STATE OF TOTAL WAR The Russian occupation so far remains the key source of the Georgian national brand of “cancel culture.” Seeing that Russian troops are not going anywhere, other relevant issues don’t come to compare. For example Shalva Ramishvili, a government-friendly media mogul survived the [government-friendly] court’s verdict on charges of workplace sexual harassment and is now enjoying his comfy career as the government’s “hahagandist” – the term coined by the EU counter-disinformation newsletter to describe the clowns that do the Kremlin’s service by ridiculing opposition and belittling the victims of government’s pressure.

BOMB/SHELL Sergi Kapanadze from European Georgia, who formerly served as the Deputy Foreign Minister, says that Ramishvili’s PoS TV (the title that matches the content well, we might add), as well as more mainstream Imedi TV, started digging into the “who started the was in 2008” question again – to use it as a propagandist stick to beat the opponents. Kapanadze said he was approached with faked quotes trying to trap him into clarifying the “bombing” details from 2008 August. His responses were then interpreted as if Kapanadze suggested that “Georgia started the war”. He posted the footage of “interrogation” with Imedi TV journalist to prove himself right. Predictably, PoS TV / Imedi TV activism was just the opening salvo, backed by their political backers: the Georgian Dream leader Mamuka Mdinaradze and Minister Tea Tsulukiani engaged in a joyful mud-slinging match to prove their opponents are real traitors and Russian stooges.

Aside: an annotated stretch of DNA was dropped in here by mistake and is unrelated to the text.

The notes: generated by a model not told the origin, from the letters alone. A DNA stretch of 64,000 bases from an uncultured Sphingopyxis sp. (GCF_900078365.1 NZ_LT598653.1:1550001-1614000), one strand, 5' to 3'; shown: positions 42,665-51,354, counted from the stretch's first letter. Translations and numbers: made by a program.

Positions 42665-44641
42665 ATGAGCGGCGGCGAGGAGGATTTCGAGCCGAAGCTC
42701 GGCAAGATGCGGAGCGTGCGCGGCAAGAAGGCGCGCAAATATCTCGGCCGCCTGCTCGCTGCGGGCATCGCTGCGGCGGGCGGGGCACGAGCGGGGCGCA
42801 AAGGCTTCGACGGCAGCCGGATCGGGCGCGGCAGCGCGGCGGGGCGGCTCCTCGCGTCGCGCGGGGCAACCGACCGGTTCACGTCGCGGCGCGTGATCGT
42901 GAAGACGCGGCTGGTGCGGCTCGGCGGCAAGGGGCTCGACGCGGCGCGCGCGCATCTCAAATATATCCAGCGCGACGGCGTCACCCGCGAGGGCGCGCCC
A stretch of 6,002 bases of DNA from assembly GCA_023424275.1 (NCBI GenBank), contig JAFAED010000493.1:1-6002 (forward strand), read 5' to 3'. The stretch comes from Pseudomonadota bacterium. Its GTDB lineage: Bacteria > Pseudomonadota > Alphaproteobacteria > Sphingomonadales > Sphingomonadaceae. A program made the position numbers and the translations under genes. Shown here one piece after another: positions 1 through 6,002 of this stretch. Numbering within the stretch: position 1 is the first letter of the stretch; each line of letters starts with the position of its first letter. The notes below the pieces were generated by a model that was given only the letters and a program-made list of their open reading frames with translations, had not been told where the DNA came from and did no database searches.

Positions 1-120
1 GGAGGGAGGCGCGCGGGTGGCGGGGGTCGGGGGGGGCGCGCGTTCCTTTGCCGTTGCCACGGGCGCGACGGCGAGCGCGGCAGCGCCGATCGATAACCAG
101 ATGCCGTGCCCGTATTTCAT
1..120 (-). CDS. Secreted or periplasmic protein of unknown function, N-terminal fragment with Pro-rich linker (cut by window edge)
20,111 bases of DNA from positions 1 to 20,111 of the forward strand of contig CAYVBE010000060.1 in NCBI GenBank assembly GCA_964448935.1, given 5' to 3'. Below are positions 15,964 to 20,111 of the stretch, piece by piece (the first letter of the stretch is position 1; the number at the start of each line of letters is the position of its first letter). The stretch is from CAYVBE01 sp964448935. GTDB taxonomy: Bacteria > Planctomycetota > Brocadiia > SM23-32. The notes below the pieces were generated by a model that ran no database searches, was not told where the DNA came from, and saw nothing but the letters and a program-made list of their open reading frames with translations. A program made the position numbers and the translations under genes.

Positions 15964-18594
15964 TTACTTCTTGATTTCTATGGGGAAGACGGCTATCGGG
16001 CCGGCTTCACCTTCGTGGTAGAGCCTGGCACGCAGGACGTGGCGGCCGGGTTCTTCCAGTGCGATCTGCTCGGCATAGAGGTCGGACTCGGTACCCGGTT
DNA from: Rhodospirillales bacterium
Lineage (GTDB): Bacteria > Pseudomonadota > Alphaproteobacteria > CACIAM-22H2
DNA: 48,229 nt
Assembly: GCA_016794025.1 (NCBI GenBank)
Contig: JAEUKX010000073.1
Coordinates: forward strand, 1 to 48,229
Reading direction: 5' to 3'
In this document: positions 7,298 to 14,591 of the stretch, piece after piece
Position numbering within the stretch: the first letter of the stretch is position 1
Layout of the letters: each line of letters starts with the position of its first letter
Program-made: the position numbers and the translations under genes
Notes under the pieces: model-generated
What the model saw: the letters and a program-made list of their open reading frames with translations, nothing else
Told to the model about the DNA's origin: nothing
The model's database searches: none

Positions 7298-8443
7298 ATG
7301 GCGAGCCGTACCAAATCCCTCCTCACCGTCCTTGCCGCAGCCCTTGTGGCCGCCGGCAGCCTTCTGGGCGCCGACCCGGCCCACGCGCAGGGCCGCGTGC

PAYING THE PRICE Slaying the opponents with a well-picked quote may be the politicos’ favorite game, but the legacy of conflicts is very real. Georgians were shocked by reports that four more people lost their lives while attempting to cross the river Enguri, a river that flows along the occupation line with Abkhazia.

RISKY BLAME Georgian authorities held the Kremlin-backed Abkhaz regime responsible for deaths, due to long-imposed restrictions on freedom of movement, which push the residents of the mostly Georgian-populated occupied Gali district towards dangerous crossings. However, the Democracy Research Institute, a local CSO, also pointed at Tbilisi’s responsibility, claiming people wade into dangerous waters also to avoid the 5-day mandatory quarantine imposed by Tbilisi for those crossing from occupied Abkhazia. That rule has been widely condemned by Georgian civil society for its malign humanitarian consequences. Still, blaming Tbilisi in such emotional moments is likely to backfire: after all, there is nothing Georgians feel more conflicted about than the notion of the conflict itself.